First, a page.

An understanding of implicit & explicit memories helps moms & dads see why they sometimes end up on the special needs parenting low road they want to avoid.

This Different Dream post is the fourth installment in a series about special needs parenting from the inside out. The series is the result of what I learned while researching Does My Child Have PTSD? What To Do When Your Child Is Hurting from the Inside Out.

Today, we’re taking a look at the two kinds of memories present in all of us: implicit and explicit. The day I learned about implicit and explicit memories was an “aha” moments for me. Once you understand the basics of implicit and explicit memories, you’ll see why some of the things your kids say and do push your buttons and lead you down the low road of special needs parenting.

Implicit Memory and Special Needs Parenting

Have you every heard someone state that children don’t remember anything that happens to them from birth to about age 3? My husband and I were told that often during the hospital stays and surgeries that were part of our son’s life for about four years, starting the day he was born. That was in 1982, and since then much has been learned about the true nature of memory in young children.

The truth is that we all remember what happened in the first few years of life. Child psychiatrist Daniel Siegel explains how this happens Parenting from the Inside Out: How a Deeper Self-Understanding Can Help You Raise Children Who Thrive.

Siegel describes implicit memory as “a form of nonverbal memory that is present at birth and continues throughout the life span.” People aren’t aware that they are recalling something from the past because the events aren’t remembered as events but as emotions, bodily sensations, and perceptions.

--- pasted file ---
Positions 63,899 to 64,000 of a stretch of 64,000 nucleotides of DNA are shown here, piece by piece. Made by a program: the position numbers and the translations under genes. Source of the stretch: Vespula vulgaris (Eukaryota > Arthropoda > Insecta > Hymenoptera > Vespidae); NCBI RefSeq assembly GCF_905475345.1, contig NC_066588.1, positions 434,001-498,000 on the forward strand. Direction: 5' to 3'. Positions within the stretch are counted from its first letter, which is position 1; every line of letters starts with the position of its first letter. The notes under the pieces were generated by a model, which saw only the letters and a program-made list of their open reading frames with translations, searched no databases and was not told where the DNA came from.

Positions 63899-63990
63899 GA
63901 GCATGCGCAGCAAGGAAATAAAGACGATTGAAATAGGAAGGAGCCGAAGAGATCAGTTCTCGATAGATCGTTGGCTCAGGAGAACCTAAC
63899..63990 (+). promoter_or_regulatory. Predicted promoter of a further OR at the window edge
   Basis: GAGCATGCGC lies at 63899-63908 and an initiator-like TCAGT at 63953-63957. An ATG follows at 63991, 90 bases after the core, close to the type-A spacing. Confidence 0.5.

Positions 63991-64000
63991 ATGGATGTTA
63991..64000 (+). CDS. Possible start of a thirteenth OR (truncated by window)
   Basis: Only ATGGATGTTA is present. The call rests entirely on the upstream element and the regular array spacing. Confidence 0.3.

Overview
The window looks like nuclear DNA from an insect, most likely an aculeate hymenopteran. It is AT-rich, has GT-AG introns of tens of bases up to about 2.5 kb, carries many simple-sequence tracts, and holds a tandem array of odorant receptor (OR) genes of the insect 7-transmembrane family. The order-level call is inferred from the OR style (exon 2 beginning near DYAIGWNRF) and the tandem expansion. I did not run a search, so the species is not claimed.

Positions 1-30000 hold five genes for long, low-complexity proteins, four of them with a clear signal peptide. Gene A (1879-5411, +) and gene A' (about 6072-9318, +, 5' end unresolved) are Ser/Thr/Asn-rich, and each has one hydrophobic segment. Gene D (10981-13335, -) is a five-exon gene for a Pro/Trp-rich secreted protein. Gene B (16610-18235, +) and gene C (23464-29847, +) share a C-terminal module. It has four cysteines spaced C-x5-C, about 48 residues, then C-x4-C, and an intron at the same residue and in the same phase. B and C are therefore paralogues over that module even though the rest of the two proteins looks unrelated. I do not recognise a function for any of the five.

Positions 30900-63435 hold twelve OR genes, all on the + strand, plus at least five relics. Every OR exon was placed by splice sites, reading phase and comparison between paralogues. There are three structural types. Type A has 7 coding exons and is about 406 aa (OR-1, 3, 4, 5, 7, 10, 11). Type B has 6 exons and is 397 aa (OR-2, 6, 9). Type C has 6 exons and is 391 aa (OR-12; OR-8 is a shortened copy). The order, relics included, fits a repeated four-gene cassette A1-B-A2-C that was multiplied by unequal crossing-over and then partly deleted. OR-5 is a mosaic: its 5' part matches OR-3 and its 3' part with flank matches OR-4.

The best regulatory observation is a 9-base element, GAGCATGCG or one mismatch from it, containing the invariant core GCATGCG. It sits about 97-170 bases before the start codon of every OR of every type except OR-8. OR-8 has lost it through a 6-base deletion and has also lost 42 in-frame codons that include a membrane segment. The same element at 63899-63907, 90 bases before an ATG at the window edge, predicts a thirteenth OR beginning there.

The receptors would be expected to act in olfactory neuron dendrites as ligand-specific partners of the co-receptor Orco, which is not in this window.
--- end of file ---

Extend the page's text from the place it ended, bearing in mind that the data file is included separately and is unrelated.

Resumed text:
Explicit Memory and Special Needs Parenting

Explicit memory begins when a part of the brain called the hippocampus begins to create new circuits sometime after kids turn one. Explicit memory has two components. The first is factual memory, which develops around a year and a half. Young children use it to record names of things like flower, cow, and kitty. The second component of explicit memory is “autobiographical memory, which begins to develop sometime after the second birthday.” When we talk about our earliest memories, these are the ones that come to mind–the first few frames of the movie that is the story of our lives.

Implicit Memories Can Mess with Your Head

An explanation of implicit and explicit memory reveals why people sometimes take the low road and have no idea why. Because we’re all nonverbal until around age three—about the same time explicit memory kicks in—most of our early memories are stored as images, smells, and sounds. Including the frightening, wordless ones buried inside us. Once triggered by situations involving our kids and the actions of our children, even the best moms and dads can flip their lids and land on the special needs parenting low road…and deeply regret those behaviors later.

The next post in this series will look at the Intensive Trauma Response (ITR) model, which explains what goes on inside the brain when frightening memories are triggered, in people of all ages. Until then, you can learn more about implicit and explicit memory in Daniel Siegel explains how this happens in Parenting from the Inside Out: How a Deeper Self-Understanding Can Help You Raise Children Who Thrive by Daniel Siegel and Does My Child Have PTSD? What To Do When Your Child Is Hurting from the Inside Out by Jolene Philo.

Your Insights?

Did today’s Inside Out Special Needs Parenting post result in any “aha” moments for you? Feel free to share them in the comment box.

Inside Out Special Needs Parenting, Part 1
Inside Out Special Needs Parenting, Part 2
Inside Out Special Needs Parenting, Part 3

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An understanding of implicit & explicit memories helps moms & dads see why they sometimes end up on the special needs parenting low road they want to avoid.

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